Packer The Broken Contract Analysis

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In Packer’s essay, “The Broken Contract”, Packer employs many different techniques in his effort to support his claim that the United States is not as good as it used to be. Among his methods of support was his use of personification, metaphors, fact stating, and the defining of different scenarios. In his writing Packer uses personification as a way to explain his current view on the American situation. Packer begins by referring to the Iraq war as being a stress test of the American body politic. Packer then goes on to mention that, “…every major system and organ failed the test: the executive and legislative branches, the military, the intelligence world, the for-profits, the nonprofits, the media” (173). Packer also states, “It turns …show more content…
Packer typically uses metaphors to highlight his points or provide a vivid picture in the audiences mind. One such example of Packer’s use of metaphors is his reference to the American government’s willingness to unnecessarily improve our technology stating, “We have touch screen voting machines, but last year 40 percent of registered voters turned out, and our political systems are more polarized more choked with its own bile, than any time in history” (Packer 174). Packer uses a metaphor here to highlight the poor condition that our political system is in by saying it is so sick it is beginning to choke. Packer is also hinting that the government is willing to change voting polls to be more technically proficient but it ignores the real issue, which is low voter and a failing political system. Packer also uses a metaphor when referring to simpler times when, “Investment banking, cordoned off by the iron wall of the Glass-Steagall Act was a closed world of private partnerships…” (Packer 173). Packer mentions this when defining how and why commercial banking was stable. This metaphor is used as a way of identifying the cause of the isolation of investment banking as being the Glass-Steagall Act, which Packer later identifies as being repealed. The isolation of investment banking was important because the rich men involved in the trading had to carefully weigh every trade as they were playing with …show more content…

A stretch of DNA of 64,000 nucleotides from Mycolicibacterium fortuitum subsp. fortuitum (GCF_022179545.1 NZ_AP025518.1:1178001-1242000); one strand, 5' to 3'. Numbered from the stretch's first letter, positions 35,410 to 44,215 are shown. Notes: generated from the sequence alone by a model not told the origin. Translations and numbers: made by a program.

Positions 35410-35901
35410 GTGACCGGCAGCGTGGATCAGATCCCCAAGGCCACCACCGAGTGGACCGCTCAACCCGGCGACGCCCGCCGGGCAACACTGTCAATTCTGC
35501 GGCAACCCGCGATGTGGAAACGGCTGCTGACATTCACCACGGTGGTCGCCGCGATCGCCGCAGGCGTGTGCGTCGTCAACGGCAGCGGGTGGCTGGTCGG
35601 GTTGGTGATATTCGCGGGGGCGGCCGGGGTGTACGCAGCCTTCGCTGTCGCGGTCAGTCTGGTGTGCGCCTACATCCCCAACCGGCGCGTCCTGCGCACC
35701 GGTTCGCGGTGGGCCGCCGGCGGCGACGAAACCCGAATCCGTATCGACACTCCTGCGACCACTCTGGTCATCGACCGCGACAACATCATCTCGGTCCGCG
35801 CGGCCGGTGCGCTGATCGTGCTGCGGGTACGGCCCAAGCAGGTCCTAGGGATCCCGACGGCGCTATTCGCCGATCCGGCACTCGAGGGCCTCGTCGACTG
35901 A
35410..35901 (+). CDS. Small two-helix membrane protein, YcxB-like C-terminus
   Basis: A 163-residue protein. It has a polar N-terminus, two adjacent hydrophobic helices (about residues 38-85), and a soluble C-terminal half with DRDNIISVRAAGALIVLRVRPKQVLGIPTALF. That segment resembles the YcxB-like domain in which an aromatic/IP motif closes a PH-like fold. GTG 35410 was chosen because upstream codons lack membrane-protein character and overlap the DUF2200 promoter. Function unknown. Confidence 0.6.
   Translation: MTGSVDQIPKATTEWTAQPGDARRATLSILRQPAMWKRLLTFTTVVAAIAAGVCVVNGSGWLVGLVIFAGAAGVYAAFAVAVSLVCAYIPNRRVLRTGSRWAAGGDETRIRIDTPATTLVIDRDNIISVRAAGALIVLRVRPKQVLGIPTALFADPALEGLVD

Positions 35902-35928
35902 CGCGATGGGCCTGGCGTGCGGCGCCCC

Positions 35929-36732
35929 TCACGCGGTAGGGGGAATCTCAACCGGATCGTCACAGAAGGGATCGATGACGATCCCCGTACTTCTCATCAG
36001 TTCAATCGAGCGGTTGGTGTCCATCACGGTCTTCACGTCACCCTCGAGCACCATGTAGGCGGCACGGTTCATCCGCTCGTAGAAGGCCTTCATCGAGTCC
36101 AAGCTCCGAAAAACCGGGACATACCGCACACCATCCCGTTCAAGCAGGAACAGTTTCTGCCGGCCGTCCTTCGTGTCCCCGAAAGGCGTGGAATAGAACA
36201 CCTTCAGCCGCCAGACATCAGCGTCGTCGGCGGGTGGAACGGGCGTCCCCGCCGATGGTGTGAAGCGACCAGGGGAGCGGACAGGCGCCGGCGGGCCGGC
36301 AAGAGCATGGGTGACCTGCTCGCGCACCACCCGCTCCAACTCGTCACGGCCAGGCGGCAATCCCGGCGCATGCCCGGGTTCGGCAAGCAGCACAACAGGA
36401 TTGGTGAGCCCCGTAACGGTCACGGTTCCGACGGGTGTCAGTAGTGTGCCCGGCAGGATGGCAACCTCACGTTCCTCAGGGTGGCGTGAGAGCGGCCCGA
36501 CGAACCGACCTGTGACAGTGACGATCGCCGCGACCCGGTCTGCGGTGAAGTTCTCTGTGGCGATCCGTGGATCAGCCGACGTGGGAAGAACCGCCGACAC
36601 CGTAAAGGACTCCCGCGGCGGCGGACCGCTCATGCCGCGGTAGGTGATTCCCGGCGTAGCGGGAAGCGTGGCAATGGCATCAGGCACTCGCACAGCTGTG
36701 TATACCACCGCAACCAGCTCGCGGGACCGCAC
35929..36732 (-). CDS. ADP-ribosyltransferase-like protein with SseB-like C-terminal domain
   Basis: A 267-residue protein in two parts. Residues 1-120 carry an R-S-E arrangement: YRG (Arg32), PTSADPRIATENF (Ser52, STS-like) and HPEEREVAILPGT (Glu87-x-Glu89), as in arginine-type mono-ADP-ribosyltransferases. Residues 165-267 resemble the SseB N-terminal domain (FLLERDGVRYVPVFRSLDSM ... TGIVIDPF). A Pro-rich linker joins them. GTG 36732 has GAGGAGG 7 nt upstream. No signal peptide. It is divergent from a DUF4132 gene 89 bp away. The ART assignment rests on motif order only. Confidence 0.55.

Packer goes on to completely define a family of two in the 1978 time period and asks the audience to, “think how much less pleasant their lives are than yours” (Packer 173). Packer describes the family as, “The man is wearing a brown and gold polyester print shirt with a flared collar and oversize tortoiseshell glasses; she’s got on a high waited, V-neck rayon dress and platform clogs […] they drive and AMC Pacer hatchback, with a nonfunctional air conditioner and a tape deck that keeps eating their eight-tracks…” (Packer 173). Packer then goes on to say, “By contemporary standards, life in 1978 was inconvenient, constrained, and ugly. Things were badly made and didn’t work very well. Highly regulated industries […] The industrial landscape was decaying, but the sleek information revolution had not yet emerged to take its place…” (Packer 173). Packer goes on to mention a few more deficiencies in the era comparing it to a much more progressed time of 2007. However, Packer then goes on to point out that, “[T]he deeper structures, the institution that underpin a healthy democratic society, have fallen into a state of decadence” (Packer 173). Packer began to develop what appeared to be his stance, and then in the end revealed that while 1978 was simpler, the democracy that was held at the time was much more solid than in 2007, which considerable more is

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